“If you want to know what it’s like to be a pastor, put on a deerskin shirt and take a walk through the woods on the first day of hunting season.”

I don’t know who said it (just that he was an older pastor in New England), but I think he was on target.

Another pastor—this one a Presbyterian from Seattle—said something similar: “People expect the minister, his wife, and children to be perfect. But you know they don’t really think this, or they wouldn’t be so quick to criticize.”

Criticism can help us examine ourselves, help us grow. “Critics are the unpaid guardians of my soul” was the mature reaction of E. Stanley Jones to those who caviled or found fault with his work or writings.

But criticism can also be destructive. It is my opinion that more than a few children of the manse and of Christian organizations turn aside from faith and church because of treatment their parents received at the mouths of those they served. Parents may learn humility through the criticism; children may learn to despise the work of the Lord for hurts inflicted on the mother and father they love.

The law of kindness should determine our thoughts and words about our leaders. Bishop Stephen Neill has the last word, and it is an encouraging one: “Criticism is the manure in which the servants of the Lord grow best.”


Word Choice

In the Sept. 22 issue (News, “Catholic Charismatics: An Evangelical Thrust”), the Catholic charismatics are spoken of with the use of the word “evangelical.” But in my conversations with such people, I have discovered that in spite of their refreshing enthusiasm, they will not admit to any alteration of the Roman Catholic position. In other words, a full and free salvation is not yet theirs to proclaim. That being the case, the word “evangelical” is not yet the word. I hope some day it will be.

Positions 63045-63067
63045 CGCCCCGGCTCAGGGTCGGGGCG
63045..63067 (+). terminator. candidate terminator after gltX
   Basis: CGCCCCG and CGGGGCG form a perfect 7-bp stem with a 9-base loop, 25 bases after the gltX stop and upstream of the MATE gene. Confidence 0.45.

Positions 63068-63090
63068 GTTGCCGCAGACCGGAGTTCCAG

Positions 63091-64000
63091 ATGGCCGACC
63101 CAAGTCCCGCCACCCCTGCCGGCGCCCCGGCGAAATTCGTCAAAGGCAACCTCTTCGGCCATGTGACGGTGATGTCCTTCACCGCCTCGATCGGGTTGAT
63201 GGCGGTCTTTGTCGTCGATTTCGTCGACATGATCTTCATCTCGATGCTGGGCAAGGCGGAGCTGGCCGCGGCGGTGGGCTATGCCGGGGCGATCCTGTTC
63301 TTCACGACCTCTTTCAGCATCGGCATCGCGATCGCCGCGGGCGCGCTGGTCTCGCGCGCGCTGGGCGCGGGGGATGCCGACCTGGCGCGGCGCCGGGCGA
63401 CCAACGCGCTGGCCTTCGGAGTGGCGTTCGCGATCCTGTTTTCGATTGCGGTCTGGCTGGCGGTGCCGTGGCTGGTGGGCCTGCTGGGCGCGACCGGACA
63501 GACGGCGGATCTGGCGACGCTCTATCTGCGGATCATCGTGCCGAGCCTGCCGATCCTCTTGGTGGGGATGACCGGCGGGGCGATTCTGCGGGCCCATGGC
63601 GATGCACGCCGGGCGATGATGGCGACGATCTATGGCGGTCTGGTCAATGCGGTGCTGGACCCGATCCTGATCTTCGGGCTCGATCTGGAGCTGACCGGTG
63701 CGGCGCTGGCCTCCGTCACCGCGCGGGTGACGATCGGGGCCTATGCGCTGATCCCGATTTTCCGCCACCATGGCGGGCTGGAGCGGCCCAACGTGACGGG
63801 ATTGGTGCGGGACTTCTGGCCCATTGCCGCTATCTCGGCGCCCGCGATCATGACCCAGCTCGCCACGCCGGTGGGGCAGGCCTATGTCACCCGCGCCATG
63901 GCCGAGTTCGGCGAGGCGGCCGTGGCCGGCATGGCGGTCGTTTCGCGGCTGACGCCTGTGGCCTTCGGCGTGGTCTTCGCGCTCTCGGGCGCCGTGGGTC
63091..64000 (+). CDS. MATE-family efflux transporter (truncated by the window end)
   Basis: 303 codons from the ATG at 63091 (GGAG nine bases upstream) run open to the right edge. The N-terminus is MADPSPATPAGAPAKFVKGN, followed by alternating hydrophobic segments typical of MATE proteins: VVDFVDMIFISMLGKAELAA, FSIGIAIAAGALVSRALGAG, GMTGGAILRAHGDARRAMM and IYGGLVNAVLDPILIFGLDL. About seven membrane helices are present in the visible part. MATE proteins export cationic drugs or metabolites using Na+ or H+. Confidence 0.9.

The Garden Grove Orthodox

Presbyterian Church

Garden Grove, Calif.

Reid and Intuition

It was very good to see Thomas Reid receive long overdue recognition in the recent article by Michael L. Peterson (“Reid Debates Hume: Christian Versus Skeptic,” Sept. 22). Reid’s epistemological critique of Hume and, more particularly, of the Lockean conception of perception is certainly a valuable tool for modern evangelical apologetics. It is, however, somewhat disturbing to see Reid’s reliance on intuition and the common sense of mankind proposed as a royal way to Christian truth. Speaking as an individual, and presumably part of common humanity, I do not intuit the kind of human freedom which was so clear and distinct to Reid and his successors. Nor from my Reformed perspective do I see Jeremiah (Jer. 17:9), the Apostle Paul (Rom. 9:19–21), or our Lord himself (John 6:37) intuiting that which for Reid was merely common sense about human freedom. Speaking as a historian, recent studies (Bozeman, Protestants in an Age of Science; Meyer, The Instructed Conscience) have shown all too clearly how easy it has been for American followers of Reid to make his common sense realism anything but an ally of scriptural Christianity. In taking nationalistic, anthropocentric, and individualistic convictions to be the common intuitions of mankind, they bequeathed elements of a sub-biblical faith to modern evangelicals who need to rely far less on the instability of intuition and far more on the realities of revelation.

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Mundelein, Ill.

Perfect Balance